The 2020 Ford Mustang Shelby GT500 will be a barnstormer. It will deliver more than 700 hp from a supercharged 5.2-liter V8. Its 0-60 time will be in the mid-3-second range. It will get a dual-clutch transmission that will feature shifts measured in milliseconds. It goes on sale this summer.
We got a few new tidbits today, the most newsworthy of which is that the new GT500's top speed will be limited to 180 mph. People seem to care about that. But we’re getting ahead of ourselves. First let’s dispense with the news.
Obviously the new GT500 needs a ton of cooling, downforce and braking, so Ford brought it down to the wind tunnel at the Ford Performance technical center in North Carolina. It also used its 3D prototyping systems at the Advanced Manufacturing Center in Redford, Michigan. Did we mention that also keeps costs lower?
“We created and studied designs among the engineering teams and proved out different strategies long before we built our first prototype cars,” said Matt Titus, Ford Performance vehicle engineer. “Not only did this improve the effectiveness of the designs, it dramatically reduced the time it took to develop the GT500 – and the costs associated with that.”
The cooling system needs to extract 230 kilowatts of heat from the engine at wide-open throttle. The brakes make an additional 100 kilowatts by themselves. Those simulations worked through cooling systems, front fascia and splitter designs, brake ducting, rear spoiler designs and the louvered hood vent. Ford printed and tested 10 front splitter designs, all sent out for testing. Airflow is up 50 percent over the GT350.
The GT500 with the available Carbon Fiber Track Package will get the GT4 Mustang wing making 550 pounds of downforce at max speed. The base Shelby comes with hybrid spoiler/wing also using advanced prototyping. That, “with the available Handling Package and Gurney flap” will deliver 379 pounds of downforce.
It also comes with a Shelby-specific rear diffuser, a new auxiliary radiator, electric fan motor and two new race-style oil and transmission coolers.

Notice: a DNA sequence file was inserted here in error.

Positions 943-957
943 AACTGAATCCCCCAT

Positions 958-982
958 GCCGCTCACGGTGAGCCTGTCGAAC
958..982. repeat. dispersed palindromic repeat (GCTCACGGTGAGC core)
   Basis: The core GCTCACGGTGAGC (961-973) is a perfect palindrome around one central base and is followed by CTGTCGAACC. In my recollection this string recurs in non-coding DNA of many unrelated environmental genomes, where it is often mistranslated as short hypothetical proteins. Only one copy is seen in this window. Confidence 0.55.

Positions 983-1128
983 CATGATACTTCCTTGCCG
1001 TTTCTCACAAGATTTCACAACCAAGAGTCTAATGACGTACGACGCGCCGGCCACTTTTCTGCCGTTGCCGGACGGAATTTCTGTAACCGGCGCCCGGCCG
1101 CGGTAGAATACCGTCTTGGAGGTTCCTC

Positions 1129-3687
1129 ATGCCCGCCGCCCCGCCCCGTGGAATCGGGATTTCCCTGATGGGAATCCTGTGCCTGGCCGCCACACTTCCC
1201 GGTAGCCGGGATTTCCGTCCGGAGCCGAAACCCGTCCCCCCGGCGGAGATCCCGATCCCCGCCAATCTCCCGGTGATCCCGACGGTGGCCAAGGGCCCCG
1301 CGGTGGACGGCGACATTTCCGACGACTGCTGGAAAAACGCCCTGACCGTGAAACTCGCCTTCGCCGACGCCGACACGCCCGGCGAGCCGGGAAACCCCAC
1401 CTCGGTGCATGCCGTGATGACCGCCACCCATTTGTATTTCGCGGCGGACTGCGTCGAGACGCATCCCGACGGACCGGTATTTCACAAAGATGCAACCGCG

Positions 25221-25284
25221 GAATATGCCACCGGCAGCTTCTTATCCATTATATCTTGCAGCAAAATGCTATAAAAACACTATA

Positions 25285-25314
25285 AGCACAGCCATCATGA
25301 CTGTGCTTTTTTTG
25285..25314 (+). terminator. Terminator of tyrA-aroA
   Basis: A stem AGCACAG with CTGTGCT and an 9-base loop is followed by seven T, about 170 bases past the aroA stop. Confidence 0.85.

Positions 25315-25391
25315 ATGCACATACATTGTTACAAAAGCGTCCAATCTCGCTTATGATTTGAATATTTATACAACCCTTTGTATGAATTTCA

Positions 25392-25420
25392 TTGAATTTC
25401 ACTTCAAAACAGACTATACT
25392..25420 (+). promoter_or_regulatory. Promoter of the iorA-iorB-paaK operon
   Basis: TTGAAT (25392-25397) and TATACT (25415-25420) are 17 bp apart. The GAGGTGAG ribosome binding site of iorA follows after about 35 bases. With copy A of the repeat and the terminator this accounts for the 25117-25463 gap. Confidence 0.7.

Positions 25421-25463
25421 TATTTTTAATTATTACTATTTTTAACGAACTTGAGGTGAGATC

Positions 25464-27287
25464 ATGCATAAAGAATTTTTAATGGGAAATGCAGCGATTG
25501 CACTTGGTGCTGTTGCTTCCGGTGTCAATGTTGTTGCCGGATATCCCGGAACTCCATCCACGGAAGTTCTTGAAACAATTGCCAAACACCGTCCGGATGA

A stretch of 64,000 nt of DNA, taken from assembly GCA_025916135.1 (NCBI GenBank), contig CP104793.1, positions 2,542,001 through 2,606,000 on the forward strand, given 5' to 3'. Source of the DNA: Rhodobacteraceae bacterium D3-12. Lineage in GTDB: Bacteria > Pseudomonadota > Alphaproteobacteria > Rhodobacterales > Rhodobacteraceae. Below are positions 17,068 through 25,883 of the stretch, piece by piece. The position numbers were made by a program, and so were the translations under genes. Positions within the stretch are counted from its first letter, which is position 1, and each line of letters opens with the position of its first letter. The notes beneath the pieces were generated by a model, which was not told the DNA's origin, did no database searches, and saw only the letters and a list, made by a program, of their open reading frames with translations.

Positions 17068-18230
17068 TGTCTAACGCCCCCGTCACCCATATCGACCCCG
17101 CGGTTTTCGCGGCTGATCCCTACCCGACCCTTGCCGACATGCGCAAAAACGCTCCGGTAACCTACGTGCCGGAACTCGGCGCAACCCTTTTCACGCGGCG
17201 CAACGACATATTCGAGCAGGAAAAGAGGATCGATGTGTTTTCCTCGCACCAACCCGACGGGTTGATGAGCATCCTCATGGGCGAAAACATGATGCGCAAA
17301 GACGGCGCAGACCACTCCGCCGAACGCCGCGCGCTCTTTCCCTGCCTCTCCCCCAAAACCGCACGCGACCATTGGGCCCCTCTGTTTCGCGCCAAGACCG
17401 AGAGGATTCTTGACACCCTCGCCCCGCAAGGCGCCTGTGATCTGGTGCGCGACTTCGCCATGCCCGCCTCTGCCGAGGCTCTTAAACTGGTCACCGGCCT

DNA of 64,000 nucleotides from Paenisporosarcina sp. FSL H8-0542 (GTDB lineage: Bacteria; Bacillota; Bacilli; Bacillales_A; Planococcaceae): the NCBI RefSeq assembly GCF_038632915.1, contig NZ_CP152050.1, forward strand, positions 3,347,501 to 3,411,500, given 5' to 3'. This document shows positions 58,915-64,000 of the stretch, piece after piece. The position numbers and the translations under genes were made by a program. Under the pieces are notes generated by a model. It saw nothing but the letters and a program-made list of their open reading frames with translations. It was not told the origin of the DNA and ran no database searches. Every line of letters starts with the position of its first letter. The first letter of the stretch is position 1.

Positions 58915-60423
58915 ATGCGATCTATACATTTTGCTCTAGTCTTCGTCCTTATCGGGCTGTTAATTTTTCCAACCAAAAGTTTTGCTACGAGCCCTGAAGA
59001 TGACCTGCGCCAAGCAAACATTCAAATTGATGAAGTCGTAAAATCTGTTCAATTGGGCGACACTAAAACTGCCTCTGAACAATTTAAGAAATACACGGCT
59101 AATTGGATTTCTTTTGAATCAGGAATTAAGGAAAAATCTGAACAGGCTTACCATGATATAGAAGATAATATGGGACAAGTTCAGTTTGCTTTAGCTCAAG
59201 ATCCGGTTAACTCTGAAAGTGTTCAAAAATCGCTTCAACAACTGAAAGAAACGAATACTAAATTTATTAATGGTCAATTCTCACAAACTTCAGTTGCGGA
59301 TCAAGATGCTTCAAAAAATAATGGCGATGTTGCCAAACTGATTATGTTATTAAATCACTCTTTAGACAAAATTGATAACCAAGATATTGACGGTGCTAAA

Now, back to that top speed question.
I like speed. Big numbers and world records are undoubtedly impressive. We might see 300 mph on a street-legal car before the end of this decade. I try to spend as much of my summer as possible at or near a track day, in addition to the events I attend for Autoweek. I have an upgraded ’14 Mustang GT with the track pack. The only time I’ve hit the speed limiter is on an oval, and that was going flat-out around turn 4 at Michigan International Speedway -- and it still wasn’t easy. I’ve been to a handful of road courses with it and never got close again. So, what does that number really mean, if you’re not at an airport runway or a half-mile drag strip or the United Arab Emirates? Nothing.
If you need to go faster than 180 mph, you’re going to have to buy a more expensive car -- or possibly a race car. I drove the last GT500, which Ford spent a bunch of time working up to a 200-plus-mph top speed. That car was a typewriter stone tablet in a computerized world. In the rain, it was damn near undrivable. So, do you want a car that can hit the double century mark, that you can tell your friends about but never actually see, or do you want a sports car that can lay down a hot lap, take a corner flat and not beat you up on public roads? I say the latter, and I'm glad the new GT500 is leaning in that direction.